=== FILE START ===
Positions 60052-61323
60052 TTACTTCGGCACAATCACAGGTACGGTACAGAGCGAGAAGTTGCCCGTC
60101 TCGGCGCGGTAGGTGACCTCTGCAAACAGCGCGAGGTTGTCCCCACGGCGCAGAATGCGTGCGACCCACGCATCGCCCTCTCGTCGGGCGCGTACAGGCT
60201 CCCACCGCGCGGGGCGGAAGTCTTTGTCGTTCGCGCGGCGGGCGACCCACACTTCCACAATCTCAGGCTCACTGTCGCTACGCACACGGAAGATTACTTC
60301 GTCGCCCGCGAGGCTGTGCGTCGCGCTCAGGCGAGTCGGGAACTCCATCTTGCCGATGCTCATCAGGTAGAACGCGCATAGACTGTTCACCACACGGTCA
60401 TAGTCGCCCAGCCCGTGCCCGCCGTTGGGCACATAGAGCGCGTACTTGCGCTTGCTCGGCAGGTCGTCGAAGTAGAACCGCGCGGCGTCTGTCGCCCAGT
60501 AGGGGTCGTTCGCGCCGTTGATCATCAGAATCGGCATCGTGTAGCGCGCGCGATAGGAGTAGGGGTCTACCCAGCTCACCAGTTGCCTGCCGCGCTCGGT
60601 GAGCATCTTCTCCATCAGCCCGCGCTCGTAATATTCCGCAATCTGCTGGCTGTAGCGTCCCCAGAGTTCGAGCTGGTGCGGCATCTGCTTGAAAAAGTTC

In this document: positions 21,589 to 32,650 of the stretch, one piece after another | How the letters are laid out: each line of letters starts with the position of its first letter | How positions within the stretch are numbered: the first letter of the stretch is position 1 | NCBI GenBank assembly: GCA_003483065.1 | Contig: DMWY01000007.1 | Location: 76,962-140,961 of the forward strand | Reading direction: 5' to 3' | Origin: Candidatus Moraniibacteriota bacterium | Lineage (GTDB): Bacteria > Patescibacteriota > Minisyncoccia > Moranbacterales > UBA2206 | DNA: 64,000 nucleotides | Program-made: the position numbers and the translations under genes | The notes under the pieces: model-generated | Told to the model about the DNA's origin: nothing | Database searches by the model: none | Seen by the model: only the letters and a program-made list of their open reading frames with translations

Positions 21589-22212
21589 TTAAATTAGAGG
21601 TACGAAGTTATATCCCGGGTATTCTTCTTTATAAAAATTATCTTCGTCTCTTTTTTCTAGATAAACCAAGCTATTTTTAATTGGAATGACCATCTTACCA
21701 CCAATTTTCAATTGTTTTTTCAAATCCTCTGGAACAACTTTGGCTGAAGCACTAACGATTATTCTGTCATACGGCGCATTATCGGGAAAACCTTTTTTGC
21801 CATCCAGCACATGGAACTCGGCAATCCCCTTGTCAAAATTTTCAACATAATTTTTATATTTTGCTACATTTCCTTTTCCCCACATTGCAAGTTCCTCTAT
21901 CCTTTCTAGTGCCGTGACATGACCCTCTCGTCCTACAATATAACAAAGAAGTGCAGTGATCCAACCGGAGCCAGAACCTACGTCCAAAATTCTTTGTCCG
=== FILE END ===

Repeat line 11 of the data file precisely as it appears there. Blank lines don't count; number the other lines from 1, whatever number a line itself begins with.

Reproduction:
21589 TTAAATTAGAGG